USA TODAY High School Sports has a weekly column on the recruiting process. This isn’t about where just the top five-star athletes are headed but rather a guide to the process and the pitfalls for student-athletes nationwide from Playced.com. This week’s article is written by Ross Hawley, the president of the company. Playced.com identifies appropriate colleges for potential recruits and delivers an online DIY college planning experience for student athletes of all talent levels and ages.
This week’s interview with a national championship coach from the 2015-2016 school year features Tom Billeter, Augustana University’s head basketball coach. Ask Coach Billeter what it took to win the NCAA Division II National Championship and he will tell you he had a team full of leaders. What a coincidence! After talking with Coach Billeter, leader is the word I would use to describe him. Talk about a team taking on the identity of its coach!
Here is some national championship recruiting advice from Coach Billeter.
Q: How can a recruit get your attention? How can they get noticed by you and your staff?
A: Really and truly, it’s on them. Obviously, the first thing that we take notice of is a young man’s dimensions. It goes without saying, but if you have the physicality, the height, the size to play at this level, you are going to generate some attention. That isn’t necessarily a controllable for an athlete, but it is a reality of college recruiting that kids and parents should understand. Another great way to get noticed is to do something that stands out when we see you play. Is there something you do really well on the court, better than anyone else? Whether it’s shooting, passing or defending, if you do it well, we will notice that.
I think one of the most underrated or underutilized ways of generating interest has to do with the attention from a recruit’s coach. When a coach is making an effort on your behalf, that really stands out to us. If an AAU coach or a high school coach is willing to contact us about you, they obviously think very highly of you. It makes us want to learn why. It makes us want to do our homework on you.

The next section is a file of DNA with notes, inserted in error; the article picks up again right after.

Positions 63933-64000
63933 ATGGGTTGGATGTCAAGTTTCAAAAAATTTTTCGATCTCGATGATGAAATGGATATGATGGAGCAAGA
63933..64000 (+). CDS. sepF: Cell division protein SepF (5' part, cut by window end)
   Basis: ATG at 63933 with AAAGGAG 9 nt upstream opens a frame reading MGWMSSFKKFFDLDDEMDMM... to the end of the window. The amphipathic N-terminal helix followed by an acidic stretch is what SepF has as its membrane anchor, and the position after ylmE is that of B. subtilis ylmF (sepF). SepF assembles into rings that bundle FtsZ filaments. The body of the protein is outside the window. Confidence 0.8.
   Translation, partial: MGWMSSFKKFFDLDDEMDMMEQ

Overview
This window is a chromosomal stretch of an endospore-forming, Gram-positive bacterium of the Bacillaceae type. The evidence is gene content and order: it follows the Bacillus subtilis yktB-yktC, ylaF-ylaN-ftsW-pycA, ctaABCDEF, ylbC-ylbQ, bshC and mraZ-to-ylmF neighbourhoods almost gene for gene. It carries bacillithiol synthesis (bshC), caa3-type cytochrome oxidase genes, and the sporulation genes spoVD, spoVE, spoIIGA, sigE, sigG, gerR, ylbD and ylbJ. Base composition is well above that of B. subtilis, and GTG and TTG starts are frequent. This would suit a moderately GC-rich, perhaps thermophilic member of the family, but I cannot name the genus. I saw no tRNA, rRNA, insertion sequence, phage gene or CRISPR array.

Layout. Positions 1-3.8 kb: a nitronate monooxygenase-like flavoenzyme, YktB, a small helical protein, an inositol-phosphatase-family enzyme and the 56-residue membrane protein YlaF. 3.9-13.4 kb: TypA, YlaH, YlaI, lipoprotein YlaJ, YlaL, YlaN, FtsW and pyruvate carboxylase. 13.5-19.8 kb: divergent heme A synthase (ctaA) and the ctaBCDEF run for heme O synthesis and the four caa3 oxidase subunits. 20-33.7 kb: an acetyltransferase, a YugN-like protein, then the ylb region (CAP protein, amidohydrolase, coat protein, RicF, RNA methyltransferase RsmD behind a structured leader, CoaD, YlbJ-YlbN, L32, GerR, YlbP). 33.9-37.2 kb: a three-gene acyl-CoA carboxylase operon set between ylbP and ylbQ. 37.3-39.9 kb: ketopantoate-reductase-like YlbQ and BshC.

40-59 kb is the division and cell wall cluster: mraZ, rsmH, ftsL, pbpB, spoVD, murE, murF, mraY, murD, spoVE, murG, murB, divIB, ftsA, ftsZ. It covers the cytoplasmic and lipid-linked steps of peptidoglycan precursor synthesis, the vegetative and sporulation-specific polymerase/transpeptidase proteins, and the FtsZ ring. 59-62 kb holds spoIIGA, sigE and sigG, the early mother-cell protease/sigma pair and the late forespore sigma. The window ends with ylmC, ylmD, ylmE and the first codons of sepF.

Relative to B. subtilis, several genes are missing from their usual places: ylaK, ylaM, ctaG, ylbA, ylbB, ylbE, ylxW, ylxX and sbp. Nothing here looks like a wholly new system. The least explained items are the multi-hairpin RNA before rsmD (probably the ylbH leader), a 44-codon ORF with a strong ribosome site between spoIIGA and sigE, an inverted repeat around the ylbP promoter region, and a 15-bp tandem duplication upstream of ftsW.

Now that said, and this is going to be something recruits and parents probably don’t want to hear because they are trying to do the right thing, but these recruiting services that contact us don’t help their cause. Getting an unsolicited email or call from someone we don’t have any sort of relationship with about a young man we haven’t heard of or seen play isn’t going to get you noticed. Like many programs, we are getting hundreds of those each week, from all over the world. It would literally be impossible to view all of the video and emails we get on guys.
Q: What advice would you have for a high school athlete interested in your program that you have not yet identified?
A: It is so important for these young men to know that we need to see them play to properly evaluate their abilities. One of the best ways for that to happen is to attend one of our camps. Our camps have been a tremendous success for us. In fact, we have signed a player out of a camp every single year. It’s just such a unique opportunity for our staff to work with each player one-on-one and to sit down and talk with these young men. Attending one of our camps also shows us your interest in our program, which always makes the recruiting process much easier for the athlete and our coaches.
Q: Not including physical talent, what does the ideal recruit look like to you?
A: A recruit’s GPA means a lot to our staff. We have seen a lot of kids with not-so-great test scores but with high GPA’s do really, really well and we have seen quite a few guys with high test scores and low GPA’s underachieve. I think GPA is a great indicator of a young man’s work ethic and the effort he is willing to give. That usually translates to the basketball court.